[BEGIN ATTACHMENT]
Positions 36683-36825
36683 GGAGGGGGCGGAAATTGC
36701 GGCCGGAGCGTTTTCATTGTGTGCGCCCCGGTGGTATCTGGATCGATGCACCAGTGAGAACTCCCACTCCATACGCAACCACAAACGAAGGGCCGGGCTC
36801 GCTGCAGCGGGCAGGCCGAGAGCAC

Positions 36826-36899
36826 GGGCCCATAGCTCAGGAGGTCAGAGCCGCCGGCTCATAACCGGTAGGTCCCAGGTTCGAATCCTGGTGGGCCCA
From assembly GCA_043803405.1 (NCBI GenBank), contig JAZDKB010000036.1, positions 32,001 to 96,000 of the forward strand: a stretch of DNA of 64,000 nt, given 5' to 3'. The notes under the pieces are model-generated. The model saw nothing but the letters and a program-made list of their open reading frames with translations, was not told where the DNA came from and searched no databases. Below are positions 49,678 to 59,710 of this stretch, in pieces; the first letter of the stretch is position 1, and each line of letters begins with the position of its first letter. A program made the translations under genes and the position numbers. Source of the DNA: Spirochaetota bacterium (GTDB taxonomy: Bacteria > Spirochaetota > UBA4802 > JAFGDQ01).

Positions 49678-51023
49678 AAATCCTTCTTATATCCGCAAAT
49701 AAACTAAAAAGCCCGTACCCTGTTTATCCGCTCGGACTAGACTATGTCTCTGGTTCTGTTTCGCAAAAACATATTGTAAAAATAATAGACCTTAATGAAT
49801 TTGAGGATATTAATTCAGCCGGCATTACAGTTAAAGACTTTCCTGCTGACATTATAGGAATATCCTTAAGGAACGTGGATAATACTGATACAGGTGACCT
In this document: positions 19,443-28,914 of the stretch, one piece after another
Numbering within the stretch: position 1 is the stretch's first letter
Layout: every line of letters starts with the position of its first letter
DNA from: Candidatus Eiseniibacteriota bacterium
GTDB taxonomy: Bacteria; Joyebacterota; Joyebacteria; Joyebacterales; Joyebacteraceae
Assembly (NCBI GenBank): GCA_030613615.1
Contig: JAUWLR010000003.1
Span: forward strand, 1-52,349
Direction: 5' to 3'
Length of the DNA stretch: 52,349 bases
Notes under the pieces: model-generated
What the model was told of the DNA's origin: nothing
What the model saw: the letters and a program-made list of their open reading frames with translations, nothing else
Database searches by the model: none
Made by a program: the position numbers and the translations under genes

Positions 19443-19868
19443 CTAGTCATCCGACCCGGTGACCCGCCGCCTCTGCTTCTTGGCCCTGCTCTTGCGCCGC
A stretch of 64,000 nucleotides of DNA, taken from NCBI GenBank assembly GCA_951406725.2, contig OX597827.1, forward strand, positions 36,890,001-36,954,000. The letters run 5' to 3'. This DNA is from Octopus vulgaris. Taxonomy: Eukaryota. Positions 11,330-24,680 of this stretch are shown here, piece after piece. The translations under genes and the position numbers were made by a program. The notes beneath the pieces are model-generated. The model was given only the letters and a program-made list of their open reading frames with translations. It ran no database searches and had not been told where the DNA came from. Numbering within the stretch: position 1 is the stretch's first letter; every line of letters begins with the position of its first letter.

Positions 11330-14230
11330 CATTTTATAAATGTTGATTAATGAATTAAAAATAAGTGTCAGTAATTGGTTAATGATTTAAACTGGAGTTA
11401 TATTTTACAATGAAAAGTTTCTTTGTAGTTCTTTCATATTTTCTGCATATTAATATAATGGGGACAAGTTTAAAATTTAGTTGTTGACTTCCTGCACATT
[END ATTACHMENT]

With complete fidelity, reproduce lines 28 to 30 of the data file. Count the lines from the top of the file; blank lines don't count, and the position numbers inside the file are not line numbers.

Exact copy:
19443 CTAGTCATCCGACCCGGTGACCCGCCGCCTCTGCTTCTTGGCCCTGCTCTTGCGCCGC
A stretch of 64,000 nucleotides of DNA, taken from NCBI GenBank assembly GCA_951406725.2, contig OX597827.1, forward strand, positions 36,890,001-36,954,000. The letters run 5' to 3'. This DNA is from Octopus vulgaris. Taxonomy: Eukaryota. Positions 11,330-24,680 of this stretch are shown here, piece after piece. The translations under genes and the position numbers were made by a program. The notes beneath the pieces are model-generated. The model was given only the letters and a program-made list of their open reading frames with translations. It ran no database searches and had not been told where the DNA came from. Numbering within the stretch: position 1 is the stretch's first letter; every line of letters begins with the position of its first letter.

Positions 11330-14230